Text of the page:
August 27, 2008
World Health Leaders Take Aim at Chronic Disease
By Currie, Donya
Climate change an issue at World Health Assembly meeting GLOBAL leaders have endorsed a six-year action plan to tackle noncommunicable diseases such as cardiovascular disease, heart disease, diabetes and cancer, which are now the leading threats to human health worldwide.
"The rapidly increasing burden of these diseases is affecting poor and disadvantaged populations disproportionately, contributing to widening health gaps between and within countries," according to the action plan.
The plan calls for mapping emerging epidemics of noncommunicable diseases and analyzing their social, economic, behavioral and political determinants as a basis for providing guidance on policy and control measures. Another purpose of the action plan is to reduce the level of exposure to common risk factors such as tobacco use, unhealthy diet, lack of physical activity and the harmful use of alcohol "while at the same time strengthening the capacity of individuals and populations to make healthier choices and follow lifestyle patterns that foster good health." The plan also advocated strengthening health care for those with noncommunicable diseases by "developing evidence-based norms, standards and guidelines for cost- effective interventions and by reorienting health systems to respond to the need for effective management of disease of a clironic nature."
Also at its meeting in Geneva in May, the assembly pledged to intensify efforts to curb harmful use of alcohol - the fifth leading risk factor for global death and disability - asked ministers of health and the World Health Organization to take action to protect health from climate change, and reaffirmed commitments to eradicating polio and preparing for an influenza pandemic, among other actions.
The resolution on climate change adopted during the meeting calls on governments to develop health measures and integrate them into plans for adaptation to climate change. It also urges those governments to build the capacity of public health leaders to be proactive in providing technical guidance on health issues and to strengthen the capacity of health systems for monitoring and minimizing climate change impacts. That capacity should be strengthened through "adequate prevention measures, preparedness, timely response and effective management of natural disasters."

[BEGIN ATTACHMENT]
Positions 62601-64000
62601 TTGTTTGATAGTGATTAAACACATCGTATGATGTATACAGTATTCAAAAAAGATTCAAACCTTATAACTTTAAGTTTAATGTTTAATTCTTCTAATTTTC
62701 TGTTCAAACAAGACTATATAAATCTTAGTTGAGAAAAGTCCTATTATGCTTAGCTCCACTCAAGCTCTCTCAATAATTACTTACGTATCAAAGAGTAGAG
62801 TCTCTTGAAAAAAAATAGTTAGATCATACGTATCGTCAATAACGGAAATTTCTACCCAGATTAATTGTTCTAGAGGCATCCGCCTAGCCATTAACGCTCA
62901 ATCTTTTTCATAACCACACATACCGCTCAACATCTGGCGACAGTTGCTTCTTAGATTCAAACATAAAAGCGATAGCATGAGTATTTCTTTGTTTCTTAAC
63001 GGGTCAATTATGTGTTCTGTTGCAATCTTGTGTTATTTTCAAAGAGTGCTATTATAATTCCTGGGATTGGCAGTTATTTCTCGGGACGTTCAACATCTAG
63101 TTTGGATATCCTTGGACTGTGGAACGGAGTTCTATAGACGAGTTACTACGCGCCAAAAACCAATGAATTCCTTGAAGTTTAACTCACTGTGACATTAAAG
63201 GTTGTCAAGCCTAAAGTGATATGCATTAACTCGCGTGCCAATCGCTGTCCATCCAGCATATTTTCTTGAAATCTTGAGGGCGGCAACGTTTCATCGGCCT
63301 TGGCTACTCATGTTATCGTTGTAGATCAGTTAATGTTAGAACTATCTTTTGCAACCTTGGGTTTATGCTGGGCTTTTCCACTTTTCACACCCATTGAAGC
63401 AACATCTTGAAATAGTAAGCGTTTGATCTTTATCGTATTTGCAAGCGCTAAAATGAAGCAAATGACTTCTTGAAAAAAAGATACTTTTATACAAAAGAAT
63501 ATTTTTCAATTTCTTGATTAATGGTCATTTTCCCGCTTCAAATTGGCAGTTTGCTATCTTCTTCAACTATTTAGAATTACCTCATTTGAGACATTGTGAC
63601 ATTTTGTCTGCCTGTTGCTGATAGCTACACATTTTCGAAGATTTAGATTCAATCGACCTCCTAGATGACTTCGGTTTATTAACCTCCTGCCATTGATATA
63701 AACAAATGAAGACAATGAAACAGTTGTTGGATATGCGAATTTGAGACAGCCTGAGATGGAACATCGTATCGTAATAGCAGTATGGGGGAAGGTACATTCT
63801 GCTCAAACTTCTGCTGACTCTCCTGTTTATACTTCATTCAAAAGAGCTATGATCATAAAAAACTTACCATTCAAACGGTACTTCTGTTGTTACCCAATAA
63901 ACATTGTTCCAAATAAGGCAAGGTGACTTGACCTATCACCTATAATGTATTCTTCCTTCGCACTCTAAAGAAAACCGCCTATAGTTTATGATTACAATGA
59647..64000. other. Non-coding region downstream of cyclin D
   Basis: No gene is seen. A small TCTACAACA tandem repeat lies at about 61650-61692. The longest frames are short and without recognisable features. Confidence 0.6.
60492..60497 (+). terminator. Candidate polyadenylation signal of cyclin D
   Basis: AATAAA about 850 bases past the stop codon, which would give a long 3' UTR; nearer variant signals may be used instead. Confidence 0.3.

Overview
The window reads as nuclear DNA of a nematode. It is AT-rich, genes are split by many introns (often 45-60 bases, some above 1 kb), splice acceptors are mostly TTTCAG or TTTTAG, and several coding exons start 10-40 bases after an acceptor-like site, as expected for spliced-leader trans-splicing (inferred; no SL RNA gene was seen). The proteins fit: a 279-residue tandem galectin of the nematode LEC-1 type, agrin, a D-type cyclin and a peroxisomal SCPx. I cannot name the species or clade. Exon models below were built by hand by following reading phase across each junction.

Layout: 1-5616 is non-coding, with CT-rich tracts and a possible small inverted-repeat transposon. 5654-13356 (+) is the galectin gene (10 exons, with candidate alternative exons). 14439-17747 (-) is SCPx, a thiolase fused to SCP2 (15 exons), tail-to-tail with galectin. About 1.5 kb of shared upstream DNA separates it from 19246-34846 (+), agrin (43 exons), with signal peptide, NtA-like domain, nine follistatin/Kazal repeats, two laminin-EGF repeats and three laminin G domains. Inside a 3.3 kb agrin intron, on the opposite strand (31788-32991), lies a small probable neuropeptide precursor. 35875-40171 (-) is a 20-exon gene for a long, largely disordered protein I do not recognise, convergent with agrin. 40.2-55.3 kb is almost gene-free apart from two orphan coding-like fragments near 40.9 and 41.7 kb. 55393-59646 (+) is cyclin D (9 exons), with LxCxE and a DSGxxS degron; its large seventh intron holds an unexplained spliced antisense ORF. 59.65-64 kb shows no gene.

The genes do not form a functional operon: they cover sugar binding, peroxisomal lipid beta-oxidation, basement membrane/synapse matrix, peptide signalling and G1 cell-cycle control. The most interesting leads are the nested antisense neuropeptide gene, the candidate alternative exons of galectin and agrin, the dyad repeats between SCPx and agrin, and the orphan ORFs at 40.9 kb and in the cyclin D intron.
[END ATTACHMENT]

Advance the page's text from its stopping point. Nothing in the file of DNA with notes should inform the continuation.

The climate change resolution also calls for effective engagement of the health sector and collaboration with key agencies and partners to reduce the current and projected health risks from a changing climate.
"Global warming and climate change are too real for most of us, particularly from developing countries, and particularly from small vulnerable states like the Caribbean," said Leslie Ramsammy, PhD, MSc, minister of health of Guyana and the World Health Assembly's president, during a May 19 speech. "We are dismayed at the continued lack of agreement among countries on a way forward."
Another key policy adopted during the meeting was a global strategy aimed at removing intellectual property barriers that block essential research and development supporting global public health. The intent is to encourage "needs-driven" rather than merely "market- driven" research to help target diseases that disproportionately affect developing countries. The strategy calls for an assessment of health needs in developing countries and identification of research and development priorities.
Other issues highlighted during the World Health Assembly meeting included eliminating the practice of female genital mutilation, moving forward on Millennium Development Goals and improving tobacco control. Members adopted a resolution on a global immunization strategy that aims to reduce measles deaths by 90 percent and achieve equitable vaccination coverage in at least 80 percent of the world. The resolution also calls for rapid introduction and use of life-saving vaccines.
"Immunization already averts 2 million to 3 million deaths every year, but so much more could be done," said Daisy Mafubelu, assistant WHO director-general for family and community health. "A lot of unnecessary suffering, disease and death could be avoided."
For more on the World Health Assembly, visit www.who.int/ mediacentre/events/2008/wha61/en.
- Donya Currie
Health officials from around the world took action on pressing global health problems at May's World Health Assembly meeting.
Copyright American Public Health Association Aug 2008
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